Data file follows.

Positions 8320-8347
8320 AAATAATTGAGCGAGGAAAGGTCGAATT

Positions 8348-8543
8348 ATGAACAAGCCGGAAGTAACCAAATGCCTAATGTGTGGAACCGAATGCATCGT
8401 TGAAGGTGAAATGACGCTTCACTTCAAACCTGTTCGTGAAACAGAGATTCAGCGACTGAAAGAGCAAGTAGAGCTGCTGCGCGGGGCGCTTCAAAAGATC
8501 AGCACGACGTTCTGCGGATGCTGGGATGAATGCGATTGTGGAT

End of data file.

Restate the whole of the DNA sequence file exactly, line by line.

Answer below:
Positions 8320-8347
8320 AAATAATTGAGCGAGGAAAGGTCGAATT

Positions 8348-8543
8348 ATGAACAAGCCGGAAGTAACCAAATGCCTAATGTGTGGAACCGAATGCATCGT
8401 TGAAGGTGAAATGACGCTTCACTTCAAACCTGTTCGTGAAACAGAGATTCAGCGACTGAAAGAGCAAGTAGAGCTGCTGCGCGGGGCGCTTCAAAAGATC
8501 AGCACGACGTTCTGCGGATGCTGGGATGAATGCGATTGTGGAT